1964–1988 – International Cricket Conference

In 1964, the ICC agreed upon including the non-Test playing countries. The following year, the ICC changed its name to the International Cricket Conference. The US, Ceylon and Fiji were admitted as Associates, a new class of member.

In 1968, Denmark, Bermuda, Netherlands, and East Africa were admitted as Associates, while South Africa had still not applied to rejoin the ICC.

In 1969, the basic rules of ICC were amended.

At the 1971 meeting, the idea of organizing a World Cup was introduced. At the 1973 meeting, it was decided that a World Cup would be played in 1975 in England. The six Test playing nations and East Africa and Sri Lanka were invited to take part.

New members were added frequently during this period:

In 1974, Israel and Singapore were admitted as Associates.

In 1976, West Africa was admitted as an Associate.

In 1977, Bangladesh was admitted as an Associate.

In 1978, Papua-New Guinea was admitted as an Associate. South Africa applied to rejoin, but their application was rejected.

In 1981, Sri Lanka was promoted to a Full Member, and they played their first Test in 1982.

In 1984, a third class of membership (Affiliate) was introduced. Italy was the first such member, followed by Switzerland in 1985. In 1987, Bahamas and France were admitted, followed by Nepal in 1988.

1989–present – International Cricket Council

At the July 1989 meeting, the ICC renamed itself as the International Cricket Council, and the tradition of the MCC President automatically becoming the Chairman of ICC was abolished.

In 1990, UAE joined as an Associate.

In 1991, for the first time in ICC history, the meeting was held away from England, in Melbourne. South Africa was re-elected as a Full Member of the ICC in July, following the end of apartheid.

In 1992, Zimbabwe was admitted as the ninth Full Member. Namibia joined as an Associate member. Austria, Belgium, Brunei and Spain joined as Affiliates.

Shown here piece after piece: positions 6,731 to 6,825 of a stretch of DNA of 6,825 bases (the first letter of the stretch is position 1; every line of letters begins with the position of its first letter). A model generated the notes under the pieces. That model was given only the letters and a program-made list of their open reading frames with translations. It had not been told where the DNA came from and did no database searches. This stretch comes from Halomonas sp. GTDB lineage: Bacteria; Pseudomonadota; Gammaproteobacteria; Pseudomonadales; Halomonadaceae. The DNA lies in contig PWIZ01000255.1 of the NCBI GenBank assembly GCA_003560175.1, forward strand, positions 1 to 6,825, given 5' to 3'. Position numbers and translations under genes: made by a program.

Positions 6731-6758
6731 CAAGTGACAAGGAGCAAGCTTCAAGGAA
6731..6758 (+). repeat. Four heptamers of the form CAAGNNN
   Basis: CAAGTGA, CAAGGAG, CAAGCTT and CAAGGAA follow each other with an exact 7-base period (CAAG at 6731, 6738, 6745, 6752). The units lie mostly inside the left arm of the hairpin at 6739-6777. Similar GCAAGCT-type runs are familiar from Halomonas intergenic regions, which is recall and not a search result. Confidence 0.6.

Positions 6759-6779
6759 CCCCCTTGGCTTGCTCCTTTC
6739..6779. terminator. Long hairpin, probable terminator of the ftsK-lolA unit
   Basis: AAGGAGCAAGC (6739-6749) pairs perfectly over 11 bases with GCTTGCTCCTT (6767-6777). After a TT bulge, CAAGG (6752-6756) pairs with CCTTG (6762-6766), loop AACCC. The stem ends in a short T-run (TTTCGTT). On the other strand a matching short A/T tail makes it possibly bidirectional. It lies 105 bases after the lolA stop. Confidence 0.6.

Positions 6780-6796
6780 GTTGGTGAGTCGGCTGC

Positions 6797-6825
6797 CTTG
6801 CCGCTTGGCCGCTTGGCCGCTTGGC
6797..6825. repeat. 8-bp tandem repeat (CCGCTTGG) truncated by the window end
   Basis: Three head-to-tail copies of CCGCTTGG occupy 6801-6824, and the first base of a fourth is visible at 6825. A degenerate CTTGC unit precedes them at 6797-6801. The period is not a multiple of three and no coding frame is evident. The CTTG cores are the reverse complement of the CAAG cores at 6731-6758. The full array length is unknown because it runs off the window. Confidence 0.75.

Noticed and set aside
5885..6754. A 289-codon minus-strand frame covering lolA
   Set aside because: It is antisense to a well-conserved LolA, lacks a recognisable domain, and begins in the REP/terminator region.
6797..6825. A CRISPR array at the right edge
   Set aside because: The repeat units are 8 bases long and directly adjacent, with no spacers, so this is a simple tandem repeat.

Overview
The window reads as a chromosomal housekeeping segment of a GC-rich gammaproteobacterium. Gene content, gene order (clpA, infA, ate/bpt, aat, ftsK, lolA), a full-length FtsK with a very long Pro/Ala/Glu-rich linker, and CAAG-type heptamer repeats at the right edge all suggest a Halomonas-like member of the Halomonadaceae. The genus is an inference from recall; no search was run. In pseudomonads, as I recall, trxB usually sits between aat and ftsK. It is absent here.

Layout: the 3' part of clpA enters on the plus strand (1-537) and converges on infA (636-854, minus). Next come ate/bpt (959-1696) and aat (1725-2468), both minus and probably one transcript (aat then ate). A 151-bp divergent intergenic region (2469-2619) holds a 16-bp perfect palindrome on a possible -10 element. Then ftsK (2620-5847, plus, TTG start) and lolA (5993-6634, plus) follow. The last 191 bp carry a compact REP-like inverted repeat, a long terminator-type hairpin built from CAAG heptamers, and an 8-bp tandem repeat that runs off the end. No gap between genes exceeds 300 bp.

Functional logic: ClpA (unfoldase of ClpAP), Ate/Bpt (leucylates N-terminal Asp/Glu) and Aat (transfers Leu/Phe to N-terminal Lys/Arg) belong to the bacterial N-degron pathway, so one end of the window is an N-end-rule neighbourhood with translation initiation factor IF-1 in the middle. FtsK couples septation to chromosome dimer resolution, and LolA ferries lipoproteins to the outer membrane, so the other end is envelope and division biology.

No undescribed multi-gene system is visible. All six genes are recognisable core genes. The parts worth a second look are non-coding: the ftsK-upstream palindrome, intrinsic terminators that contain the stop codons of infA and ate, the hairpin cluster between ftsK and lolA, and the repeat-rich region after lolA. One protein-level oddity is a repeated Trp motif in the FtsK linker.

In 1993, the position of Chief Executive of ICC was created; David Richards of the Australian Cricket Board was the first person appointed to the position. In July, Sir Clyde Walcott, from Barbados, was elected as the first non-British Chairman. The emergence of new technology saw the introduction of a third umpire who was equipped with video playback facilities.

By 1995, TV replays were made available for run-outs and stumpings in Test matches, with the third umpire required to signal out or not out with red and green lights respectively. The following year, the cameras were used to determine if the ball had crossed the boundary, and in 1997 decisions on the cleanness of catches could be referred to the third umpire. This year also saw the introduction of the Duckworth-Lewis method of adjusting targets in rain-affected ODI matches.

In 2000, Bangladesh were admitted as the tenth Full Member of the International Cricket Council.

In 2005, ICC moved to its new headquarters in Dubai.

In 2017, Afghanistan and Ireland were admitted as the eleventh and twelfth Full Members of the International Cricket Council after a unanimous vote at the ICC Full Council meeting at The Oval. Affiliate Membership was also abolished, with all existing Affiliate Members becoming Associate Members.

In 2018, all Women’s T20 matches were elevated to Women’s Twenty20 International status.

In July 2022, Cambodia, Cote D’Ivoire, and Uzbekistan were granted associate member status by ICC